Thomas Kase at the East Africa Procurement Summit

My US based colleague, Thomas Kase, has a very international background being Swedish by birth and having worked extensively in Japan and all over the world. He also speaks 5 languages proficiently and has some knowledge of several others – puts most of us Brits to shame.  So it is perhaps not surprising that he was asked to chair the recent East Africa Procurement Summit, and he send us back a series of very interesting articles which have been featured on Spend Matters US.

His first covered his journey, which made my 5-hour delay at Gatwick recently look like a minor irritation. He ended up being  a day late into Kenya, but he managed to give us a few procurement angles to his problems as well as commenting on French cuisine!  Oh yes, his luggage got left behind too...

His second article focuses on the Kenyan Public Procurement Act and its aim to eliminate corruption in procurement – but might it be having some unintended consequences, he asks? For instance, is there too much focus on basic price rather than true value because of the Act?  (His luggage turns up too)!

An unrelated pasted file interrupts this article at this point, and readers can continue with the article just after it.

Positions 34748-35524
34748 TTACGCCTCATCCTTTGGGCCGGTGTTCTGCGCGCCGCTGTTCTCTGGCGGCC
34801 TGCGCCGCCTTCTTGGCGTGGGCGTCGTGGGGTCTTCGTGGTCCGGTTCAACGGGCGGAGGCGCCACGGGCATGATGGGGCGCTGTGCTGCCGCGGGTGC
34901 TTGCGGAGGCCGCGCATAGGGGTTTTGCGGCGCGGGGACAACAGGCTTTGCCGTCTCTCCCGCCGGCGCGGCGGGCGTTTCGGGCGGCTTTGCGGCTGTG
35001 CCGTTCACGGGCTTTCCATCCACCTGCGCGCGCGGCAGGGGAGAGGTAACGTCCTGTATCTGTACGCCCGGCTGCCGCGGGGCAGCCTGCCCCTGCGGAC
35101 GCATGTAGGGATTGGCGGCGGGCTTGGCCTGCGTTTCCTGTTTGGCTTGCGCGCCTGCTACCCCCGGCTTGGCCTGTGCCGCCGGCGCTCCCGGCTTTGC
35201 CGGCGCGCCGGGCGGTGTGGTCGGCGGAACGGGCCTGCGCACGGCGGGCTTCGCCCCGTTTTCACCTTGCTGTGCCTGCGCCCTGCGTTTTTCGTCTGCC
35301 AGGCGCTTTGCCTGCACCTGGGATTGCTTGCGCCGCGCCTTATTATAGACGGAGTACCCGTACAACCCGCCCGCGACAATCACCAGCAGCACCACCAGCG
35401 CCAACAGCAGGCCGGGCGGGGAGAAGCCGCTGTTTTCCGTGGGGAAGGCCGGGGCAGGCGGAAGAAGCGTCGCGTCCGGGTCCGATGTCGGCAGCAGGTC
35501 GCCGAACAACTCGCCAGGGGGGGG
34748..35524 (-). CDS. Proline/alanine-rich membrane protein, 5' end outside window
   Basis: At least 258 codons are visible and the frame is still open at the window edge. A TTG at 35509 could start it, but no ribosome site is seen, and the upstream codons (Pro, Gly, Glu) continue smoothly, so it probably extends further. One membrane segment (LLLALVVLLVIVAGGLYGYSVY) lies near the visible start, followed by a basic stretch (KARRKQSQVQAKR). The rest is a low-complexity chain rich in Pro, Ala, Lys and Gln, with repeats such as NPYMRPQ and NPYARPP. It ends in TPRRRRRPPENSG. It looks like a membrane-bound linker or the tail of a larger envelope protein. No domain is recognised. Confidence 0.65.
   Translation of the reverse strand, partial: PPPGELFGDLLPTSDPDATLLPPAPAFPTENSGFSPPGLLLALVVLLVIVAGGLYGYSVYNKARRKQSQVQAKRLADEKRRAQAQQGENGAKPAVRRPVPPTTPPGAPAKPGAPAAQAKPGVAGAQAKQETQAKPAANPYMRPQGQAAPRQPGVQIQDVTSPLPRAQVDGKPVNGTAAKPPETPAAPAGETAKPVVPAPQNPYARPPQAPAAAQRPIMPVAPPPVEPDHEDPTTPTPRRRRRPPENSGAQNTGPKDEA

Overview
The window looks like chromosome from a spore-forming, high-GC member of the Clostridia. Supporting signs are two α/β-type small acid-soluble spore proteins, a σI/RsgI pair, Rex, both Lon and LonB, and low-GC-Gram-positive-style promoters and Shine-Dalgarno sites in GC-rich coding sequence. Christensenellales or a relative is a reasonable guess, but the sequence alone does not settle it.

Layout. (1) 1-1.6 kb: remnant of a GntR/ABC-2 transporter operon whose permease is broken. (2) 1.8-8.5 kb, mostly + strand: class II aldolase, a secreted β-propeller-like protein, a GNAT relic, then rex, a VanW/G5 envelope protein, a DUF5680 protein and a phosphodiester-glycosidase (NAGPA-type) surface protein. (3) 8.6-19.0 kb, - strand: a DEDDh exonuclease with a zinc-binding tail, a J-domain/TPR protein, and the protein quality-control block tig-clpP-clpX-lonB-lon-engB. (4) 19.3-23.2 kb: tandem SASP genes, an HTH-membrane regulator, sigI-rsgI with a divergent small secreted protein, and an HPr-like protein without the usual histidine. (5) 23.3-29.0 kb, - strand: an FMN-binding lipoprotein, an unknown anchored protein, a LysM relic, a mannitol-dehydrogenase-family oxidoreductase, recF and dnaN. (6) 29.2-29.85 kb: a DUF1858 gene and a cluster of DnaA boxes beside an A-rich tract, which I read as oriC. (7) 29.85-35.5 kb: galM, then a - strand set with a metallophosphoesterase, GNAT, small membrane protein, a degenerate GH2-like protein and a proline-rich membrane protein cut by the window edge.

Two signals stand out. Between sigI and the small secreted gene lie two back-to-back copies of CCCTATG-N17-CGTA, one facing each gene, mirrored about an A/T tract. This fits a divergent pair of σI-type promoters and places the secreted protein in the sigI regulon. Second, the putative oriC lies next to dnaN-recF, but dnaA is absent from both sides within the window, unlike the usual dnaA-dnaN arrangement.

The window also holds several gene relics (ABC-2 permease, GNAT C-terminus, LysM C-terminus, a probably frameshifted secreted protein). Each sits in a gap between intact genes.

In his third post here, he talks about Kenya, and its attractions for foreign investors, as well as highlighting the presence of Chinese firms and people in the country, and the opportunities for service providers in the procurement space.

“ The maturity of the market seen from a solution provider perspective is nascent. Opportunity to launch a company delivering business network, sourcing suite, supplier management, GPO contracting, or related procurement services seems high, and even P2P should be workable considering the high penetration of smartphones. The IT firms here are more focused on basic hardware services. Let’s see who among the western solution providers will be inspired to open an office over here!”

In post number four, Thomas  gets into security issues – in particular pirates! He talks to a “retired” British Air Force military man who now guards ships on their way through the dangerous waters off the Somalian coast. Perhaps that sort of precaution is why we’ve heard less about piracy recently.

There’s more to come apparently, but I’ve already very much enjoyed reading the posts, which have a good blend of general and procurement content. So if you’ve got any interest in Africa from a business or personal angle, it’s well worth taking ten minutes to read what Thomas has to say.

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